Winni and Daisy: Identical twins on different lifeboat crews
Twins Winni and Daisy Jarvis volunteer as lifeboat crew members on the River Thames in London and in the Cornish town of St Ives. The 22-year-old duo have been training to be RNLI lifesavers since they were 17. Here’s why.
What inspired you to don a yellow drysuit and hop onboard an RNLI lifeboat?
Winni says: ‘Being brought up on the coast of East Sussex, we originally joined the lifeboat crew in our home town of Rye where our Dad, Will, is a crew member at the local lifeboat station. Dad taught us how to sail when we were only 10 years old and he and mum have forever been teaching us about respecting the sea and staying safe on the water as well as enjoying it. I guess you could say salt water runs through our veins.
‘We’d hear the loud beep from Dad’s pager go off at two or three in the morning. But he’d be gone so quickly out of the door that we wouldn’t even get the chance to wish him good luck on the shout he’d be running to.’
Now the twins get to experience the same adrenaline rush as their Dad.
Swapping her computer screen for a radar plotter, Winni, who is studying Graphic Design at Central St Martins in London, volunteers at Tower - the RNLI’s busiest lifeboat station. In the heart of London on a floating pontoon on the River Thames, a mixture of full-timers and volunteers crew the station 24/7, taking it in turns to complete 12-hour shifts.
Talking about her volunteering experience to date, Winni recalls the shout which sticks in her mind the most.
‘It was 9am on Christmas morning in 2015 and I was on the day shift at Tower. We were called to reports of a sighting of a person in the water and joined the Marine Police to look for a young guy who had apparently been missing for a few days. When we got there, the Marine Police were pulling a man’s body out of the water. He was completely lifeless. That was the first time I had ever seen a dead body. I think I spent Christmas morning in a very different way to a lot of my friends that year.
‘Working on the river, the nature of shouts we get is varied. One minute you could be dealing with someone having an epileptic fit on a leisure boat, and the next a suicide attempt. Sadly, a lot of the work we do on the River Thames is helping those people who have tried to take their own lives, but it’s part of my job and I just get on with it.’
Winni and Daisy often use each other as sounding boards when they have difficult days on the water. Daisy says: ‘Moving from home and away from Winni wasn’t easy. We both left Mum and Dad on the same weekend. But when I walked in to my new lifeboat station at St Ives and met the crew there, I instantly felt at home and had a cup of tea with my new RNLI family.
'Although we’re miles apart, it never feels like we are too far away from each other because we’re always chatting on the phone and are there for each other all the time.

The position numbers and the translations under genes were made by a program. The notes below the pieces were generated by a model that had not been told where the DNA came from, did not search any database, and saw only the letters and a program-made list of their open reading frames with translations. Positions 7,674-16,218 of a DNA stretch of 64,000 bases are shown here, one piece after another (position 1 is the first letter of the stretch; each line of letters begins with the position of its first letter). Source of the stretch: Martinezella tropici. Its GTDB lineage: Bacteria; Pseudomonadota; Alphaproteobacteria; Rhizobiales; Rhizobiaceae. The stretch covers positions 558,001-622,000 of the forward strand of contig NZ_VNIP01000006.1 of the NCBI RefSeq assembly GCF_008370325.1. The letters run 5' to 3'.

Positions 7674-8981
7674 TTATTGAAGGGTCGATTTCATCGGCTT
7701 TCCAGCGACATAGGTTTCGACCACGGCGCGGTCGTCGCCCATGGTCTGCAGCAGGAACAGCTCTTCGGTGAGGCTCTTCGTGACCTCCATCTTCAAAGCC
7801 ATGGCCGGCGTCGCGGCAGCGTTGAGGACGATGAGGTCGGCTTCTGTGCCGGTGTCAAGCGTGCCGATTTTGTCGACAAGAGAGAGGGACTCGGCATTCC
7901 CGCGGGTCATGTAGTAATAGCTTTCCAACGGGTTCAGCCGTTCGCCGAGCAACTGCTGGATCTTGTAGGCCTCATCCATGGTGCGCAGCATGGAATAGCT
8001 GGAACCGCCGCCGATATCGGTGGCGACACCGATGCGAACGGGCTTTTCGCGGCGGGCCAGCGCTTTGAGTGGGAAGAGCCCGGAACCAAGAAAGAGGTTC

‘When the pager sounds my heart starts racing and I just run. It’s a massive adrenaline rush knowing that you’re about to risk your own life to save someone else’s. I absolutely love it.’
Daisy has also had to deal with fatalities while volunteering, and she recalls her first shout as being one of them. ‘Back at home in Rye Harbour, reports had come in of a woman struggling to stay afloat out at sea. After launching immediately and despite best efforts by the crew and paramedics, the woman unfortunately couldn’t be saved.
'I walked away from the lifeboat station that day realising something special. I had been given a chance to make a difference to someone’s life, and although that day I couldn’t, I’ll never stop wanting to try.’
All in a day’s work: What’s it like having to respond to a pager?
Daisy says: ‘There were times back in Rye where we would turn up at the lifeboat station in the middle of the night and not even realise that we were standing there being briefed about the shout in our pyjamas! I’ve been in the shower shaving my legs before and the pager has gone off, but as soon as you hear that beeping, your mind focuses on where you have to be and you just drop everything and go.’
‘I will always want to be close enough to a station so that I can continue saving lives,’ Winni says. ‘My aim is to eventually become a London fire fighter and Daisy is interested in becoming a paramedic. I think it’s in our blood to help others and if we can make even just a small difference in the world, then we’re happy.’
If you’re interested in joining the lifeboat crew, you’ll need courage and commitment. You’ll also need to:
- be physically fit
- be a team player and work well with the rest of the crew
- enjoy hard physical work
- communicate easily
- obey orders when required to.
The RNLI provides first-class training and equipment. Find out more about joining a lifeboat crew here.